NOVEMBER 2018             PDF version
Dear polio eradication supporter,

As we near the year’s end, the three remaining endemic countries continue their intense emergency efforts to stop polio. At the heart of these campaigns are the millions of health workers who have gone above and beyond the call of duty to help reach every last child with the polio vaccine. From the vaccinators who helped eliminate polio in India in 2011 to those running immunization campaigns in Afghanistan last month, the programme is grateful for the continuing dedication to ending the disease for good. The promise of a new year will be a good time to renew our efforts and use innovative approaches, with health workers on the ground leading the way.
Circulating vaccine derived poliovirus cases 2018*

Democratic Republic of the Congo: 19 (10)
Niger: 8 (0)

Nigeria: 27 (0)
Papua New Guinea: 25 (0)
Somalia: 12 (0)
Syria: 0 (70)

More information: Polio this week

*Data as of 29 November 2018, compared to the same point in 2017.

Polio remains a public health emergency 

So close to ending polio for good, it is more important than ever to maintain momentum against the virus. WHO’s emergency committee affirmed this need for urgency last week by announcing that the risk of international spread of poliovirus remains a Public Health Emergency of International Concern (PHEIC). The committee’s experts cited complacency as the biggest risk, and added continuing challenges in Afghanistan and Pakistan and the spread of VDPVs as key factors in their decision. They warned that without strong efforts, polio could return to paralyze 200 000-300 000  children every year. The committee urged donors, partners, and affected countries to marshal even greater political and financial will to finish polio once and for all. Read more about this important decision. 

Commission proposes updated process for certifying polio eradication

What does it mean to truly “end polio”? The Global Commission for the Certification of Poliomyelitis Eradication (GCC) met last month to answer that question and propose an updated process for how to certify the world polio-free. From wild poliovirus to VDPVs, learn more about the proposed steps to declare an end to all polioviruses and the suffering and paralysis they cause.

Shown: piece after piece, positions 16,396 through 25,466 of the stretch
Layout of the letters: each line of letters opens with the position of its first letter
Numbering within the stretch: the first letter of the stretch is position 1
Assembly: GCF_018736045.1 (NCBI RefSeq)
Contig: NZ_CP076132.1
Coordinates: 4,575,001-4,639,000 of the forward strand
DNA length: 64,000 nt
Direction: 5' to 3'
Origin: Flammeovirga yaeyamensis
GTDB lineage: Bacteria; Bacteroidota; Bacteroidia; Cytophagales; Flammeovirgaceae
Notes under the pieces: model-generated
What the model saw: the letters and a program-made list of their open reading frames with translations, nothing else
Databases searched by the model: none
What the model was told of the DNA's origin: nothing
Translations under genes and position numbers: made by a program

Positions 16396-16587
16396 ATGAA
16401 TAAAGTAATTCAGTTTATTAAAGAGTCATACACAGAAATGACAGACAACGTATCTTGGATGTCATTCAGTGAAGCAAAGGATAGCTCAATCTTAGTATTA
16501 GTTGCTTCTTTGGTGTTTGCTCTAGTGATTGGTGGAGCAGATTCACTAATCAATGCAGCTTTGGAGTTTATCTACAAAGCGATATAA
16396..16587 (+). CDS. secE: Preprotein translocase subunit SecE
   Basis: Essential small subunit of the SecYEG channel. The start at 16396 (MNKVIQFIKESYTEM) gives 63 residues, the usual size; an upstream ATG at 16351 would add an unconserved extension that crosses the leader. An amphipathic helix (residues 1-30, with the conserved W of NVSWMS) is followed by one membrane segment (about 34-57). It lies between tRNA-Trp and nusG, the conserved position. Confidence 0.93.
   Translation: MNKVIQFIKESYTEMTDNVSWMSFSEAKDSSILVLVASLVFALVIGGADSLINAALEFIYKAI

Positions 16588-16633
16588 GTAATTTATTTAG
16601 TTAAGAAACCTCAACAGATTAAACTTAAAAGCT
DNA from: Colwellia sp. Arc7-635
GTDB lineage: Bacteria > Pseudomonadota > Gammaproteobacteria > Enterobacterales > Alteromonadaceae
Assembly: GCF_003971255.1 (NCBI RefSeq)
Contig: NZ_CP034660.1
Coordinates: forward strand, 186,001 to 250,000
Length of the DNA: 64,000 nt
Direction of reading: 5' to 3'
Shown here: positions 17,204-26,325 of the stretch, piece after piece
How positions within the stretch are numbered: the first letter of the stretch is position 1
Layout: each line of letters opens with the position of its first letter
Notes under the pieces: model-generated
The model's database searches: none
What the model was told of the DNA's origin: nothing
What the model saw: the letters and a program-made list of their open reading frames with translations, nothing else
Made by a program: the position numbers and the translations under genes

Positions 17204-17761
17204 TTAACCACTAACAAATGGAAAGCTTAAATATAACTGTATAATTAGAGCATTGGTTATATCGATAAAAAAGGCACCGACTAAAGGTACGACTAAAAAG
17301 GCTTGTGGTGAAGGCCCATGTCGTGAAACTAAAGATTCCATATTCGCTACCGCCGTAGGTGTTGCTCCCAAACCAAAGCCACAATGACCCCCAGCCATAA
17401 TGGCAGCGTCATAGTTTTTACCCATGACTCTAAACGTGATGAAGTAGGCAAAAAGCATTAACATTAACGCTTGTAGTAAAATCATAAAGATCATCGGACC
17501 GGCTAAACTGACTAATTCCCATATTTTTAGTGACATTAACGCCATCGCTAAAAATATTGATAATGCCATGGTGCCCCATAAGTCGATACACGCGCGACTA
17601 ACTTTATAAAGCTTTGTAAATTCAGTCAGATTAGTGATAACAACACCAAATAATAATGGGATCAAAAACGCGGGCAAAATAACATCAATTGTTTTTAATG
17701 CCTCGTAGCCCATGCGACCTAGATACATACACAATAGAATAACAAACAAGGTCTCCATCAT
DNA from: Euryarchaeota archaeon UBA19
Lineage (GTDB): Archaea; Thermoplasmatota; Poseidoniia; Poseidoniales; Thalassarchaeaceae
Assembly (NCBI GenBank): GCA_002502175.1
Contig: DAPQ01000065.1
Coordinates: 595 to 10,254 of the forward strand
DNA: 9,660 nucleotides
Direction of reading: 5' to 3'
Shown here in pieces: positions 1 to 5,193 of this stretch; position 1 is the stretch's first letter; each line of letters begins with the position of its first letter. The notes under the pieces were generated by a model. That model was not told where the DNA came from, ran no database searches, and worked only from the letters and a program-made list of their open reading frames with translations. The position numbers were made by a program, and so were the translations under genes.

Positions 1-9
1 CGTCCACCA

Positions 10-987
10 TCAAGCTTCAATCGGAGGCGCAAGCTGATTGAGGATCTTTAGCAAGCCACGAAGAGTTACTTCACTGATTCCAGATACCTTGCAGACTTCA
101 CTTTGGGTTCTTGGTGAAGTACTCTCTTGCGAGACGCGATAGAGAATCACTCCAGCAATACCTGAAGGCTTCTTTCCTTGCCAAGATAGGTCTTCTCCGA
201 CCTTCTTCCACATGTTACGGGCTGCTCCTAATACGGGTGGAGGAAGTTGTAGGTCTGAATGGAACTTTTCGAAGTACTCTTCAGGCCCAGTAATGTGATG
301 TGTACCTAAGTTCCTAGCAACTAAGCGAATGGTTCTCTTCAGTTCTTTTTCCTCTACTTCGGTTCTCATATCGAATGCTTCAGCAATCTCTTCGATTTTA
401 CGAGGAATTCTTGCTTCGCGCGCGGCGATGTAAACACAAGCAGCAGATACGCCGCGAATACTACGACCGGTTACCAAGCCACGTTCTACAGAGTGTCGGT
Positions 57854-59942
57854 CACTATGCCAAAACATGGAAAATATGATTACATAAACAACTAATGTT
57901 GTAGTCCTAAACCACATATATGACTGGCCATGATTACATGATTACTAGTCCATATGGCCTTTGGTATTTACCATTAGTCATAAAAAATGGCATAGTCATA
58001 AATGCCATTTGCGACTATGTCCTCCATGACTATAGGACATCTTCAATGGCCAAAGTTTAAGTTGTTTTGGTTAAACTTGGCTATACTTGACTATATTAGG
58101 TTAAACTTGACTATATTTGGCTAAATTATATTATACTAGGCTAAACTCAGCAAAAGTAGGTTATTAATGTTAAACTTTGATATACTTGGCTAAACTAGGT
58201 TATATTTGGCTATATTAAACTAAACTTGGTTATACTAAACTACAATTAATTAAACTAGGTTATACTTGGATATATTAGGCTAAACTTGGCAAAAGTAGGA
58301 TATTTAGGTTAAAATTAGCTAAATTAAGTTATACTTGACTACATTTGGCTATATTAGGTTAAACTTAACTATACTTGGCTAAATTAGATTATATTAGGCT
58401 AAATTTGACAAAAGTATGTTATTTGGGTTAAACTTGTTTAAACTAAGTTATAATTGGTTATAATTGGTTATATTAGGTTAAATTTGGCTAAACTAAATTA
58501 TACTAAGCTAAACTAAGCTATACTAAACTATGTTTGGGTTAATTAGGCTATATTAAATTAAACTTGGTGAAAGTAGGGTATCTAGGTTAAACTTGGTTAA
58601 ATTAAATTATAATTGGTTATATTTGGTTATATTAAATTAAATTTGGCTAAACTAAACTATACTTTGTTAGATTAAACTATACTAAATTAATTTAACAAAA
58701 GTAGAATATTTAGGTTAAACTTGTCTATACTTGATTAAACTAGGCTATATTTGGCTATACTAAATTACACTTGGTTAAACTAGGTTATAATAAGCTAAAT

Polio outbreak stopped in Syria

Last year’s vaccine-derived polio (VDPV) outbreak in eastern Syria has been successfully stopped, according to global experts. To curb the spread of the virus, health workers used innovative approaches to deliver vaccines despite widespread conflict, insecurity and other significant barriers to reaching children. Their tireless efforts continue today, as vaccinators work to reduce the risk of future polio outbreaks. Read more on this important news and hear first hand from an expert on Syria’s outbreak response.
Vaccinators intensify efforts in Afghanistan:

What does it take to reach 5.3 million children in just five days? Catch the highlights from Afghanistan’s latest push to protect at-risk populations. More
From polio victim to vaccination advocate:

Meet six-year-old Gafo, Papua New Guinea’s first polio case in 18 years. Learn how Gafo’s story helped launch a nation-wide outbreak response, and about his dream to continue protecting children like himself from vaccine-preventable diseases. More
How India eliminated polio:

Check out this UN Dispatch podcast to hear how India was declared entirely polio-free in 2014, despite constituting over 60% of global polio cases in 2009. More

  • As part of its 54 million Australian dollars pledge for GPEI operations over 2015-2021, Australia provided 6 million Australian dollars. 
  • UNICEF is grateful to the Government of Japan for a contribution of 4.5 million US dollars for OPV procurement in Pakistan.
  • Rusy and Purviz Shroff Charitable Foundation (raised by the Hong Kong NatComm) provided 192 307 US dollars to UNICEF for polio eradication efforts.
  • The UN Foundation continued its long term support by providing 263 668 US dollars to UNICEF for OPV procurement in Pakistan.

Gafo, the first polio victim in Papua New Guinea in 18 years, now serves as an inspiring face for routine immunization efforts alongside doctors and community members. © WHO PNG/ J. Rivaca





Copyright © 2018 Global Polio Eradication Initiative, All rights reserved.

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